Following Feynman‘s way of reasoning we could think that it actually goes all ways through all possible paths and orbits. But along the paths where there’s destructive interference there’s no resulting wave, so no “real” electron left, no physical entity and no possible path/orbit. Just a faint theoretical ghost that cannot surface the boundary between nothingness and the dimension of a physical measurable reality.

Historical notes: Bohr’s and De Broglie’s contributions

Niels Bohr elaborated his atomic model in the years 1911-1913. He found out the quantization condition of angular momentum just because that was necessary to account for the experimental data (and for the Balmer’s formula of spectral lines). He also followed, with great ingenuity, pure dimensional arguments. But he himself was aware that his model didn’t explain anything.
It was only in 1924 that Louis De Broglie reached a deeper and wider perception of what was behind Bohr’s quantization condition of angular momentum: the wave nature of the electron in a stable state and the standing wave condition.
The standing wave condition gives an elegant and deeper reason to Bohr’s (unexplained) quantization formula of the electron angular momentum.
With De Broglie’s contribution the Bohr’s model became more meaningful: a fresh starting point towards a new paradigm and towards a better understanding of the basic principles of the early quantum mechanics theory.

Notes about the cdf demonstration

In this demonstration the Bohr’s model is applied to a single electron orbiting around a single proton (hydrogen atom). The number n (number of wavelengths in a complete circular orbit) is connected with the possible orbital radii and with the possible energy levels. The stable states are only the ones associated with an integer value of n. The standing wave condition is \lambda n=2 \pi r (with n integer). In this model the main formulas for the possible orbital radii (r_n), orbital speeds (v_n), orbital periods (T_n) and energy levels (E_n) are:

    \[r_n=\frac{n^2 \left(h^2 \epsilon _0\right)}{\pi e^2 m_e}; \ \ \ \ \ v_n=\frac{e^2}{n \left(2 h \epsilon _0\right)}; \ \ \ \ \ T_n=\frac{n^3 \left(4 h^3 \epsilon _0^2\right)}{e^4 m_e}; \ \ \ \ \ E_n=-\frac{e^4 m_e}{n^2 \left(8 h^2 \epsilon _0^2\right)};\]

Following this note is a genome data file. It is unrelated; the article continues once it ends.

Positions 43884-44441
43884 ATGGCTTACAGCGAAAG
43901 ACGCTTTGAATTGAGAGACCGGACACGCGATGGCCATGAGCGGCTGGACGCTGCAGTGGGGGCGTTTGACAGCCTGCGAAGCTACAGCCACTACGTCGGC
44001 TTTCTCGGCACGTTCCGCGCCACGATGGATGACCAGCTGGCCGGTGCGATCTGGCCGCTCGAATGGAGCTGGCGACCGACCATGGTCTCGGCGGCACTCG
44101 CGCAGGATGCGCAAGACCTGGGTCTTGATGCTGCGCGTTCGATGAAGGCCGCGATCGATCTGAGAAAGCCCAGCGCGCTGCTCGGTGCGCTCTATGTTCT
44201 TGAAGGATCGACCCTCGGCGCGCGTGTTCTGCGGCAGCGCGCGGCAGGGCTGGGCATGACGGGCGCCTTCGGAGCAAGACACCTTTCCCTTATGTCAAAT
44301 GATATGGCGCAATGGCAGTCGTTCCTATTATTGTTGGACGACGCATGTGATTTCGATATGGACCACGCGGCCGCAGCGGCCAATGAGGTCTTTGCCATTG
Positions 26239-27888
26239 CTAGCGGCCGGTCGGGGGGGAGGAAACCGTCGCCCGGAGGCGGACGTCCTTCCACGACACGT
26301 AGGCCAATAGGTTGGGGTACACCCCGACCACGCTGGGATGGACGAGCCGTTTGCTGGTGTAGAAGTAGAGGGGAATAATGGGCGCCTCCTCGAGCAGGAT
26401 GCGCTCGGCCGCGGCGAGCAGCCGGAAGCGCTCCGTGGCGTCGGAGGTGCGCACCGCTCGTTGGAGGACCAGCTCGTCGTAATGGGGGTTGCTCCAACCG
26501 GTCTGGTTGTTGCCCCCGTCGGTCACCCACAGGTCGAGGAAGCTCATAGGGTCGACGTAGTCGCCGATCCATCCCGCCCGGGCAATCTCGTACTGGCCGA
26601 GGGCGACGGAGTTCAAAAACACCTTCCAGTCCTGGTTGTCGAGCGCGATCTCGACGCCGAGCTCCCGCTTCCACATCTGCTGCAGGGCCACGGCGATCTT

The time unit used in the demonstration (in the main slider) is a symbolic one, only proportional to the actual physical time \tau. For convenience here t is just the angle spanned by the wave front (t=\alpha (\tau)) so that the orbital period (T) is just 2\pi. The formula to convert this time unit (t) to the real one (\tau) is:

    \[\tau =\frac{n^3 t \left(4 h^3 \epsilon _0^2\right)}{(2 \pi ) \left(e^4 m_e\right)}\]

By changing the value of n also the orbital radius should change accordingly. This is not presented in the simulation as it’s out of its scope (there is just a qualitative change in the blue disk size, symbolically representing the nucleus, to evoke a change of scale).
In this simulation the wave is traced only for a limited time span (3 periods) and it fades away with time within this interval. This is just an artifice to emphasize the wave movement in case of non standing waves.
In the case of not standing waves (not physically possible) occurring when n is not an integer number, the wave seems to move around with a speed that is different from the speed of the wave front. It’s slower when n approaches an integer number and when n is higher. It can be shown that the absolute value of the wave speed v_w (with respect of the front speed v) goes like v_w=\frac{v \left| \text{Round}[n]-n\right| }{\text{Round}[n]}. Its local maximum values occur when n=k+\frac{1}{2} with k=1,2,3,\text{...} and there are discontinuities around these special values. The maximum wave speed occurs n=1.5 where v_w=\frac{v}{2}.
Maybe there is some connection between this relationship and the phase velocity/group velocity relationship of wave mechanics but I didn’t investigate it further.

Some useful link

Author: Luca MoroniJanuary 2014, March 2018

Last edited on March, 23 2018